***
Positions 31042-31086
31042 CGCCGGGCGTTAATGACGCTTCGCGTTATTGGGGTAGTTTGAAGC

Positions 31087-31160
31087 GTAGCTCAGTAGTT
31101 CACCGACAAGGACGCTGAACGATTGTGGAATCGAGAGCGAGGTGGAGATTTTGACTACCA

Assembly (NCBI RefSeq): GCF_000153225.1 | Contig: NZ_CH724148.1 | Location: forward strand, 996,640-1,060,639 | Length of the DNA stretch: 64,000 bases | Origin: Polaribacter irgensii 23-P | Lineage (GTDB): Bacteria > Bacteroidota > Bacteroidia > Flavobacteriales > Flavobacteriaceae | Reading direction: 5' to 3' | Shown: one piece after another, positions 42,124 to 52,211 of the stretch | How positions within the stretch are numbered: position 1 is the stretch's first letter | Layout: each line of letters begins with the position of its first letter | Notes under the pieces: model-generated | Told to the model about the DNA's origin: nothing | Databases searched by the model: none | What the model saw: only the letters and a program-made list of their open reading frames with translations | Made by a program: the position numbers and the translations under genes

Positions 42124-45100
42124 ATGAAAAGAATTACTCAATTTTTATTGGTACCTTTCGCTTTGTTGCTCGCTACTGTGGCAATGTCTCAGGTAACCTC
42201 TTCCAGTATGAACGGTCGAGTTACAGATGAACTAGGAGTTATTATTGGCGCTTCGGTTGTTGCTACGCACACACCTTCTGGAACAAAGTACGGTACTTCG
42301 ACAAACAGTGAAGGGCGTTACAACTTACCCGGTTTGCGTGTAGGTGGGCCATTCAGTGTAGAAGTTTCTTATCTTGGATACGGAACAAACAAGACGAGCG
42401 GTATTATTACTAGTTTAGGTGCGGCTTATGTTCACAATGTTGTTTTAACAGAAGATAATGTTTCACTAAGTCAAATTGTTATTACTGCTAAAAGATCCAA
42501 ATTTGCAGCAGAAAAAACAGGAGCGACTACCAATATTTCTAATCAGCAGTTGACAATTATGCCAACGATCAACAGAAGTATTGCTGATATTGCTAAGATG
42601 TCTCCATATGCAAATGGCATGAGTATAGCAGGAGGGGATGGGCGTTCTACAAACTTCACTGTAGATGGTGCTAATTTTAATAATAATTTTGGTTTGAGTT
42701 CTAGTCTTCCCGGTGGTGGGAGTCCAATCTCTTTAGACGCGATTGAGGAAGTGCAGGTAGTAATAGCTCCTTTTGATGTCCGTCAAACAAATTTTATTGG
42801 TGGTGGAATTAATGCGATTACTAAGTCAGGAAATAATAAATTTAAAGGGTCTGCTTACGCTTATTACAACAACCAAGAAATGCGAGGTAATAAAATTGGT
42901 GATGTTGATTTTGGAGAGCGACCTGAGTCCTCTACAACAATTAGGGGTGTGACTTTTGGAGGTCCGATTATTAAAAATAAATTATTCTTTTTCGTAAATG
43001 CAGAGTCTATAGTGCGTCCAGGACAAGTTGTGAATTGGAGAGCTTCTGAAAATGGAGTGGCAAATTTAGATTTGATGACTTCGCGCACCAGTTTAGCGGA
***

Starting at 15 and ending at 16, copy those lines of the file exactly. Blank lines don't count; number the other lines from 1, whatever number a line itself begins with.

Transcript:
42801 TGGTGGAATTAATGCGATTACTAAGTCAGGAAATAATAAATTTAAAGGGTCTGCTTACGCTTATTACAACAACCAAGAAATGCGAGGTAATAAAATTGGT
42901 GATGTTGATTTTGGAGAGCGACCTGAGTCCTCTACAACAATTAGGGGTGTGACTTTTGGAGGTCCGATTATTAAAAATAAATTATTCTTTTTCGTAAATG